The presumptive Democratic presidential nominee's camp issued a statement shortly after the private, three-hour meeting in Washington, D.C. It's believed to be the final step in the FBI's investigation into whether Clinton broke any laws when she sent and received documents through a private email server that she kept at home while serving as Secretary of State.
"Secretary Clinton gave a voluntary interview this morning about her email arrangements while she was Secretary," Clinton spokesman Nick Merrill said in a written statement. "She is pleased to have had the opportunity to assist the Department of Justice in bringing this review to a conclusion. Out of respect for the investigative process, she will not comment further on her interview."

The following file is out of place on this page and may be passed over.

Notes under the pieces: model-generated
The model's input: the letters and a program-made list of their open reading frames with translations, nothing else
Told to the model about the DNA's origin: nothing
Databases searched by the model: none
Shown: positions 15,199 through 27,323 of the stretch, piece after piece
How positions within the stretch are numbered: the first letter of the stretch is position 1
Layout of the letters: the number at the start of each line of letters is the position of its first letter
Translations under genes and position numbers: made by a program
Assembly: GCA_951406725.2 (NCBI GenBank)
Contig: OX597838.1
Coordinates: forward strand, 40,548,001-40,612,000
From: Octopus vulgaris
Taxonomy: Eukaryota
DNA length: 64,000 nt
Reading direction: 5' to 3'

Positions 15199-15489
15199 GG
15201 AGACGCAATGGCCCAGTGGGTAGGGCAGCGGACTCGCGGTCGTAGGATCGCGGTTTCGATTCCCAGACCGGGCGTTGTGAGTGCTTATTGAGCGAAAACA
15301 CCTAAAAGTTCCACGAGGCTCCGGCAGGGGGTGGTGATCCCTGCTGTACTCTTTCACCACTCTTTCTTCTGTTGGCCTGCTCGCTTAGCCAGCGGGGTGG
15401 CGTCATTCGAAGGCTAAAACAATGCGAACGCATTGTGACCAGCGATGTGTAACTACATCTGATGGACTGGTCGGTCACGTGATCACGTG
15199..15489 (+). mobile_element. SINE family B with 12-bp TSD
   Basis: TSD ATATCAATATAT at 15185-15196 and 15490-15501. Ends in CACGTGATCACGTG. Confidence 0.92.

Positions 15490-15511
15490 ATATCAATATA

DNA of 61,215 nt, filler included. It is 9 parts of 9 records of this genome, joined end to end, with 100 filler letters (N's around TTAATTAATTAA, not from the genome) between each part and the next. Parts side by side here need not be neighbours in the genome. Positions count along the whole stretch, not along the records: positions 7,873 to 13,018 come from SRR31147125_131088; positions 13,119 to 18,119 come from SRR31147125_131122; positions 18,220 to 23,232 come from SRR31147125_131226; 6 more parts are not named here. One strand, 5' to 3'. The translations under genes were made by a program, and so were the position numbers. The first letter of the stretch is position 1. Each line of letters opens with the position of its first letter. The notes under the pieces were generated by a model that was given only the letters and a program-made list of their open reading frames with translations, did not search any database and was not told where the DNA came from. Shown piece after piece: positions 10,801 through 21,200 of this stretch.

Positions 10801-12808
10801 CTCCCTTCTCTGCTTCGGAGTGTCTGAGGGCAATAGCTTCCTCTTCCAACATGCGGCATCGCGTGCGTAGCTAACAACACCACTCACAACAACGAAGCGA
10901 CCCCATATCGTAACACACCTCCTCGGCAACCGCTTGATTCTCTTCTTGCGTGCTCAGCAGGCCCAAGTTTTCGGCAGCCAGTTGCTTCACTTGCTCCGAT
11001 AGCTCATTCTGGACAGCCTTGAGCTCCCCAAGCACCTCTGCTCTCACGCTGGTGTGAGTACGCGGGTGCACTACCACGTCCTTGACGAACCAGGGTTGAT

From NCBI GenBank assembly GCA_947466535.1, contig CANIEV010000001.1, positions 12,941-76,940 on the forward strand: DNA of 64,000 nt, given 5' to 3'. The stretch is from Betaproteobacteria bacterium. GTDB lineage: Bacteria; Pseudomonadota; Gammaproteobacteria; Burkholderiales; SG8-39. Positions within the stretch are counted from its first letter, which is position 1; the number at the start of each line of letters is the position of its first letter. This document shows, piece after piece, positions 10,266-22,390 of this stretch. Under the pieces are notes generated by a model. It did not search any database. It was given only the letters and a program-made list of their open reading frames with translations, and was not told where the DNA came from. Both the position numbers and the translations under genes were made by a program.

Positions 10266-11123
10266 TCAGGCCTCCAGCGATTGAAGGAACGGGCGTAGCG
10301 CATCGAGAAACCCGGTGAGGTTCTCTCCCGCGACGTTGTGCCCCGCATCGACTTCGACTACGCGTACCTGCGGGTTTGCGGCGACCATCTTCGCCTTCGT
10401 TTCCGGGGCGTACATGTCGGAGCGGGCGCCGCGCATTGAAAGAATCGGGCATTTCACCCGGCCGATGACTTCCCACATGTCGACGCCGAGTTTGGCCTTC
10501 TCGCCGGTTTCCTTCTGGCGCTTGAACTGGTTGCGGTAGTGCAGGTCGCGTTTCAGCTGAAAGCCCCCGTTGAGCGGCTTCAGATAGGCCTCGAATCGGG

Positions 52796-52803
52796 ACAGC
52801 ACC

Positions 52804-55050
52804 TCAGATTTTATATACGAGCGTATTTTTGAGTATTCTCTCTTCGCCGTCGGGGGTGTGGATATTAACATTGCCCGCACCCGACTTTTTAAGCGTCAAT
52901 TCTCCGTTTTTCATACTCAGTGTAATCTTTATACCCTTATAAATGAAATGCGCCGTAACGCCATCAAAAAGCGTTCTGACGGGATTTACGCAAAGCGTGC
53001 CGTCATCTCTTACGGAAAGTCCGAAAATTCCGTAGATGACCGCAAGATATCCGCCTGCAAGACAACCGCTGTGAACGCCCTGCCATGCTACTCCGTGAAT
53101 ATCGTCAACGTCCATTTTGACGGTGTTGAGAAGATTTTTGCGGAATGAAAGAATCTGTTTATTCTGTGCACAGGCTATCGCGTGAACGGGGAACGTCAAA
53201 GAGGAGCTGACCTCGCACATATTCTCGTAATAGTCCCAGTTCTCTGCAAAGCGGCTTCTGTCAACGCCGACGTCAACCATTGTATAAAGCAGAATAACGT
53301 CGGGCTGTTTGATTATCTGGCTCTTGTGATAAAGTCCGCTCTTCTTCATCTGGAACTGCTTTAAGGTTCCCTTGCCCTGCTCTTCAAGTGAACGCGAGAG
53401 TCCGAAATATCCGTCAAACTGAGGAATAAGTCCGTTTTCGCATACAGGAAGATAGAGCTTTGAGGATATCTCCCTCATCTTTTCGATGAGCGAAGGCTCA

Clinton was not under oath during the interview, tweeted NBC News reporter Frank Thorp.
Clinton admitted last year that she made a "mistake" in allowing thousands of government documents to pass through her home email server. But she maintains she didn't break any law, Reuters news agency reports.
Meanwhile, U.S. Attorney General Loretta Lynch said on Friday she'll use recommendations from the FBI director and prosecutors to decide whether to charge Clinton.
Lynch made the statement after it was revealed that she met privately with former President Bill Clinton in Phoenix, raising concerns about her ability to remain impartial in the investigation.
Later Saturday, Clinton told NBC News' Chuck Todd that she learned about her husband's encounter with Lynch in the news.
"They said hello, they talked about grandkids," she said. "It was purely social."
Asked about the FBI meeting, Clinton would not say if agents had indicated there would be charges. "I am not going to comment on the process; I have no knowledge of any timeline," she said.